A couple questions about blueprints/visual studio combo use

hey everyone,

I have been learning to use unreal a bit recently for some R and D for my indie game company. We have used Unity up until this point in time. Recently I have been looking into unreal a bit because Unity and Unreal are pretty much the top two industries standards it seems when it comes to this line of work. I was very hesitant about even taking a look at blueprints as a programmer i felt from the outside looking in that it would be too limiting and constrictive to any creativity that I wanted to show. To my surprised I have found that not only can you still “program” using a visual system with blueprints but that i read you are supose to be able to add straight code on top of bluprints to really customize your application if you need the extra control. My question is two fold, first… how would i go about adding an actual script to my “blueprint started project” and second would it be possible to use C# as the language instead of C++ as the recent .10 update says that you can use visual studio 2015 now with it? Thanks!

Any information regarding these questions would be awesome. I really am starting to think that once i can get a real good feel for how this system works and the work flow is set up in unreal that my company may switch to all future projects outside of mobile being done here with unreal. (i have yet to look into how unreal does with mobile gaming but if it handles it well also it maybe what we just switch to for our main engine). Thanks again for taking the time to read my post and I hope that you are all having a great day.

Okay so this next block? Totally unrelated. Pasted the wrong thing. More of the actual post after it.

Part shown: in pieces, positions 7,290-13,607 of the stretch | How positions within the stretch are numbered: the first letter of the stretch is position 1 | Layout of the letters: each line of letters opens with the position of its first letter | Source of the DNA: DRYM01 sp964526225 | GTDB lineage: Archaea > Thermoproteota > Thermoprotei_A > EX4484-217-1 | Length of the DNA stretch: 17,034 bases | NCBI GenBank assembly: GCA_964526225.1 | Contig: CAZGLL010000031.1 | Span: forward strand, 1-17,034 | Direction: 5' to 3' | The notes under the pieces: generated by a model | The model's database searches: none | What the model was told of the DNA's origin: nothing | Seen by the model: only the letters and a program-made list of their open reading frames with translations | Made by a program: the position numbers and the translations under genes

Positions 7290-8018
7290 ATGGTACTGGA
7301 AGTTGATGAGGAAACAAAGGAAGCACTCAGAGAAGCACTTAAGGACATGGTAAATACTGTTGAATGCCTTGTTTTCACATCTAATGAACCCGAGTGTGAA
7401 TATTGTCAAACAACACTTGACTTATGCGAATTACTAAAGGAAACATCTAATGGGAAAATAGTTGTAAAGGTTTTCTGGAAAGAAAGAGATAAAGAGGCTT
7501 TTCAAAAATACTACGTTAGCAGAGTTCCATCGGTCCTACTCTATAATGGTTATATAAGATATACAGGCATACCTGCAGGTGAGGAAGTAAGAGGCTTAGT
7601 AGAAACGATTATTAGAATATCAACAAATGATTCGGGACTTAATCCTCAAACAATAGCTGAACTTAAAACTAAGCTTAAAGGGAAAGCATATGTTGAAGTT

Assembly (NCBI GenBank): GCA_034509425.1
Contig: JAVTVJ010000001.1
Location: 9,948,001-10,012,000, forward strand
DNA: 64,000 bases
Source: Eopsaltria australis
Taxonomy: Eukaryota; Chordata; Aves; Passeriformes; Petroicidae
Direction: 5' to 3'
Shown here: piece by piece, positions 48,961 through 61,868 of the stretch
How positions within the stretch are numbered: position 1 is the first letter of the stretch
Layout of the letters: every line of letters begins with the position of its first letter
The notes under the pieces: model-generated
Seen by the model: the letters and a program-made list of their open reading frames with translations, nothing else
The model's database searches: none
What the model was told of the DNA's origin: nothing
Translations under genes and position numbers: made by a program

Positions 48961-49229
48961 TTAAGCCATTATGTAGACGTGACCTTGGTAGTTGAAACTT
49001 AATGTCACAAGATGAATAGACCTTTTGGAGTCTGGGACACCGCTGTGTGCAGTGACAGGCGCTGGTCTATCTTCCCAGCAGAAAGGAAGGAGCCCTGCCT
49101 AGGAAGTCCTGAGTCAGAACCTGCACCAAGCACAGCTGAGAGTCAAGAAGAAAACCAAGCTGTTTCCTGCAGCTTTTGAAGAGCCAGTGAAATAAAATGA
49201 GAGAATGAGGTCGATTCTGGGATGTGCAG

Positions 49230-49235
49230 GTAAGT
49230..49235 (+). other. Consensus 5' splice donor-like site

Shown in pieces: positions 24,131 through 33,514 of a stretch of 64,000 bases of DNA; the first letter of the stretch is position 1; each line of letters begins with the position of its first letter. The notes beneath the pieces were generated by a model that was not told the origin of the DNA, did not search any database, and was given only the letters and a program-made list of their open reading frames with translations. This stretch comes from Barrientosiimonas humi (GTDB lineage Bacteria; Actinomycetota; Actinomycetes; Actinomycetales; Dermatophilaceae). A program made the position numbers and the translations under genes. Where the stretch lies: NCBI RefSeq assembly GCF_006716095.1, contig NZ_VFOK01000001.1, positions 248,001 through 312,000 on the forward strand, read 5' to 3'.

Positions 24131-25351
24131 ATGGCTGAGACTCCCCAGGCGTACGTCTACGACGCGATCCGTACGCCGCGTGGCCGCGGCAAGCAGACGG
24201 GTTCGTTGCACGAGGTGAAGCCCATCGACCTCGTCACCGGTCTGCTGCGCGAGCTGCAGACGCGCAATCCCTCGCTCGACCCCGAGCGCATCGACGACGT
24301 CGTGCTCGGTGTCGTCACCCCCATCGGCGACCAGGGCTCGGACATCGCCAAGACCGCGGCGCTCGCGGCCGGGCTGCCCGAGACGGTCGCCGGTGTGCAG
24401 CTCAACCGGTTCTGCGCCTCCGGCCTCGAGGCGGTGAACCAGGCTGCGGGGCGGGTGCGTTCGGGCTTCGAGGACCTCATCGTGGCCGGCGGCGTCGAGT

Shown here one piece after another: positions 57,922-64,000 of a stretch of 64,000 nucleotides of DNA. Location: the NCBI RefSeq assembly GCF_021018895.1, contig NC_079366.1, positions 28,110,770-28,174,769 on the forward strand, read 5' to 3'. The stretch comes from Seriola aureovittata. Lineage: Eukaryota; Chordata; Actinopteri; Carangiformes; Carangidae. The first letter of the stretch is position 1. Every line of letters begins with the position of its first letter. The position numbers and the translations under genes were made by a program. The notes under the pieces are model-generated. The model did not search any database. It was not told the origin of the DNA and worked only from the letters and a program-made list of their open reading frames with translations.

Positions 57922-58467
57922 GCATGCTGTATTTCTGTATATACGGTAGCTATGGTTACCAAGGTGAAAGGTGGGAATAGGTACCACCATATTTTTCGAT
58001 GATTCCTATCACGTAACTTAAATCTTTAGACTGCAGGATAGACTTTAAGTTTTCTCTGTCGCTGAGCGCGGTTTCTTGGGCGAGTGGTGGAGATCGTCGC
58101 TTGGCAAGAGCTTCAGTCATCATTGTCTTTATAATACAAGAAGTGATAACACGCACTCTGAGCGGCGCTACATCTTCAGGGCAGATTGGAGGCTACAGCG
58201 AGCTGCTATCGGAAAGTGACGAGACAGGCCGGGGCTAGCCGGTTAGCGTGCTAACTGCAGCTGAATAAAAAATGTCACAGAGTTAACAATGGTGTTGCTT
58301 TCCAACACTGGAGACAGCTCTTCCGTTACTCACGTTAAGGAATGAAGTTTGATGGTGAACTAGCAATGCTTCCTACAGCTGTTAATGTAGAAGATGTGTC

1. You just right click and add c++ code to your project. Or right click on something and add c++ child, etc. You need to make sure your visual studio can use c++ though, when you install visual studio make sure to check the c++ box under additional languages or something like that.

  2. I’m pretty sure you can’t use c#, but if you already know c# then it’s not that hard to learn c++, you just have to do a bit more work, but it’s tedious, not hard. A few things you should be aware of:

  • instead of stuff you put into the world inheriting from MonoBehaviour, we inherit from AActor

  • instead of Start() it’s BeginPlay()

  • instead of Update() it’s Tick()

  • until you understand what they do, you should put UPROPERTY() on the line above your variables, UFUNCTION() on top of your functions, UENUM() on top of enums when you’re defining them, and USTRUCT() on top of structs when you’re defining them

  • instead of going foreach (type name in place) {}
    you go for (auto name : place) {}

  • instead of dictionary<typeA, typeB> name
    it’s TMap<typeA, typeB> name
    If the TMap doesn’t already hold something for typeA, you can’t just go name[valueA] = valueB, you have to go name.Add(valueA, valueB);

  • instead of Mathf.thing we use FMath::thing

  • when you have a pointer to something and you want to access something inside of it, instead of going thing.var, you go thing->var

edit: We also use FVector instead of Quaterinions (or however you spell it) for rotations, and that alone is worth switching from Unity to Unreal lol

It’s not that C++ goes on top of Blueprints, but that Blueprints are extending C++. You can at any point make a new C++ class and then rebase your Blueprints to it. Having a Blueprint on top of your C++ classes makes it much easier to work with assets.